Extremist Nationalization
May 22, 1951 — The Northern Star

The Mossadegh Project | November 24, 2015                           

This lead editorial in The Northern Star newspaper of the eastern coastal town of Lismore in New South Wales, Australia not only reads like an AIOC propaganda sheet, but contains numerous bizarre statements. At the time, Mossadegh, who was not referenced, had been Prime Minister for less than a month.

The Northern Star (Lismore, New South Wales, Australia)

Russia Exploits Danger In Persia

ONE OF THE MAJOR factors behind today’s Middle East unrest—illuminated in bold relief by the oil flare-up in Persia and that country’s acceptance of a Russian offer for Soviet troops to occupy the province of Azerbaijan [???] —is Moscow’s intensified support of extremist nationalisation in this troubled area.

Teaming up toward common goals of the extreme right and left, of Fascist nationalism and Communism, is not entirely novel to the Western world. Hitler and Stalin once had a non-aggression pact, but in this important area it is fairly new, with dangerous potentialities.

There is little to suggest that there is direct liaison or planned co-operation between the Communists and right-wing extremists; rather are there two parallel efforts towards the same goals,the extreme nationalists inspired by their own fanaticism and the Communists, inspired by directives to cause as much trouble as possible. Thus, in Iran, the Tudeh (Communist) Party is concerned with spreading discontent in the oilfield areas, and the extremists, who have successfully introduced the nationalisation bill, are demanding expropriation.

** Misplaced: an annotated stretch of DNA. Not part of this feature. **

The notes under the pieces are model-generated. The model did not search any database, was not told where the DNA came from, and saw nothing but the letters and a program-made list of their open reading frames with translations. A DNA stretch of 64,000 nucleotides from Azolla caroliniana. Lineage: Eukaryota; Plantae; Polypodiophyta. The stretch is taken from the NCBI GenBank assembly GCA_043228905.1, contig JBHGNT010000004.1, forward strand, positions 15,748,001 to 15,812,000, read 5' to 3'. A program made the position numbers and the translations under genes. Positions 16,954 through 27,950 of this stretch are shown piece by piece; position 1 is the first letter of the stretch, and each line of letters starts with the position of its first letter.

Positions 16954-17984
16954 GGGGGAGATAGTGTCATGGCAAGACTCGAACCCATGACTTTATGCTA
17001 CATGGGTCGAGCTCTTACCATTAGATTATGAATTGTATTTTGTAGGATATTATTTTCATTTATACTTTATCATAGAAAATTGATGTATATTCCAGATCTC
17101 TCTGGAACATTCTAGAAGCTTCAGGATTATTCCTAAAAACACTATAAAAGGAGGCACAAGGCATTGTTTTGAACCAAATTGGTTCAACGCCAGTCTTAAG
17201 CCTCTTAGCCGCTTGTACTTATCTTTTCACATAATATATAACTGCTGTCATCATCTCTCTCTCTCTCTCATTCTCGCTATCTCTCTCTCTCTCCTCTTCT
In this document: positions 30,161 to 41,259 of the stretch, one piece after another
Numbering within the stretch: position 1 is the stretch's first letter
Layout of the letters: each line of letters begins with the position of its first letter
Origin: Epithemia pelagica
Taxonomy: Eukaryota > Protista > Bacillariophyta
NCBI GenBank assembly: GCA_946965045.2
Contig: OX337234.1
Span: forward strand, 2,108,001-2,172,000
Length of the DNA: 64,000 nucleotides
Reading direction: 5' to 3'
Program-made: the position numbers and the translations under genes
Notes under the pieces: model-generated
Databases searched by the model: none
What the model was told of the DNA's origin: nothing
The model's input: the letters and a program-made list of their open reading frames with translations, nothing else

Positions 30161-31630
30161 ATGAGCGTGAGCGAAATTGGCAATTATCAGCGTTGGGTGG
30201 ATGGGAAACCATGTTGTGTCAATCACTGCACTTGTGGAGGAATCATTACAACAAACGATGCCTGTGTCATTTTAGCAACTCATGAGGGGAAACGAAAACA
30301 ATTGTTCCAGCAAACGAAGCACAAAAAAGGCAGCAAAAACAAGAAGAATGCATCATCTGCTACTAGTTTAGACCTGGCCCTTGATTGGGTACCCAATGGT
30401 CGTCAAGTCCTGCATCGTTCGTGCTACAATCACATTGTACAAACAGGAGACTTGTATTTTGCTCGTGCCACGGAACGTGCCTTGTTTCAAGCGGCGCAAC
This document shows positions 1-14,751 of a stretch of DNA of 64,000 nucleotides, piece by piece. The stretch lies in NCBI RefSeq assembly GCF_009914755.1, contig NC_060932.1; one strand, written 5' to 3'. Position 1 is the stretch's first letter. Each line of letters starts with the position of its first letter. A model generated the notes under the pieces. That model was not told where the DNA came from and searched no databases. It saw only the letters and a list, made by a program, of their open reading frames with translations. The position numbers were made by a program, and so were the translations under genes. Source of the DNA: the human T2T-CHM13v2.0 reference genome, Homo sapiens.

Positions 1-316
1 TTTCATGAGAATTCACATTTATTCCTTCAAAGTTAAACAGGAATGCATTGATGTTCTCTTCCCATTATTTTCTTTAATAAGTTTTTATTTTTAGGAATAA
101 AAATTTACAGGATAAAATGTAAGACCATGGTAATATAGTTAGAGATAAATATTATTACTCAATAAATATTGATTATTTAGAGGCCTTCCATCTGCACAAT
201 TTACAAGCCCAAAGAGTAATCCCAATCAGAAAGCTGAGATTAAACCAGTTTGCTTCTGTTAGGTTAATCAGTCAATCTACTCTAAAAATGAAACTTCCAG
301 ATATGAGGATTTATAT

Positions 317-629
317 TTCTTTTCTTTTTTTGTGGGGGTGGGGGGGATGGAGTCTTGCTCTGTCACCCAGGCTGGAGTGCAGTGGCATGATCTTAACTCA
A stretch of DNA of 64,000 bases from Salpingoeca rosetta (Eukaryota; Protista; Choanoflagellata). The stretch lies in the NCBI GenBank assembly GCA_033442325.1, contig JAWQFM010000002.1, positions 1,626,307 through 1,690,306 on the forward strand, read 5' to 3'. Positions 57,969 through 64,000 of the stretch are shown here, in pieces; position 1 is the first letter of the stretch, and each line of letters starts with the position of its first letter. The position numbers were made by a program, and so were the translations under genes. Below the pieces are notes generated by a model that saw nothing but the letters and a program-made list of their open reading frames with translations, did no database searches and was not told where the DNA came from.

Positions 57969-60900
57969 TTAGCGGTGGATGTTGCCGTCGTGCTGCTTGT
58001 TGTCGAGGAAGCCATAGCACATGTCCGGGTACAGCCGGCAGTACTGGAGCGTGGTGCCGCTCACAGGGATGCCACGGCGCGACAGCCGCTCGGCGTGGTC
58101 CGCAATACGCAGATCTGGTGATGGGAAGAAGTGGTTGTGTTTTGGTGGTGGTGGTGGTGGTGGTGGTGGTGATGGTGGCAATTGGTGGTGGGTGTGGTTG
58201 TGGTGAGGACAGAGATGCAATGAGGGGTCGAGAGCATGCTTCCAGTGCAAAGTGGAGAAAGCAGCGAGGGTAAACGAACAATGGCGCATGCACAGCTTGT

Obviously, the native extremists and Communists do have certain objectives in common. Both are likely to be anti-British and anti-American and both want the oil wells not only nationalised but expropriated away from Britain and America. [What does America have to do with the Anglo-Iranian Oil Company?]

Communist ideology has never made much impression on the Middle East peoples, the teachings of Israel and the invulnerable position of the wealthy upper class having proved effective barriers to wholesale indoctrination, [???] but direct exploitation of nationalist sentiments is proving a better lever as indicated by Persia’s willingness to accept the Russian occupation offer if Britain should send troops into the Abadan oilfields.

Moscow propaganda must be proving effective in this area when it is recalled that only a few years ago the Kremlin, by seeking to seize Iran’s Azerbaijan Province stirred up hostility among the nationalists of all complexions. [Right, so why is nationalism only bad when it involves Western powers?]

This propaganda could also pay further dividends. While the area remains in turmoil, it will become less useful as a source of raw materials and oil to the West, and makes available to Russia the opportunity for intimate exploitation. The outright rejection by Persia of British demands for negotiation and international arbitration [absolute poppycock] is the Persian guarantee that, even at the risk of war, that opportunity will be given.

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Related links:

Persian Oil Crisis A Serious Threat | The Age, June 22, 1951

Iran Oil To Russia | U.S. editorial, September 26, 1951

The Counsel Is Sound | The Buffalo Courier-Express, May 28, 1951

MOSSADEGH t-shirts — “If I sit silently, I have sinned”

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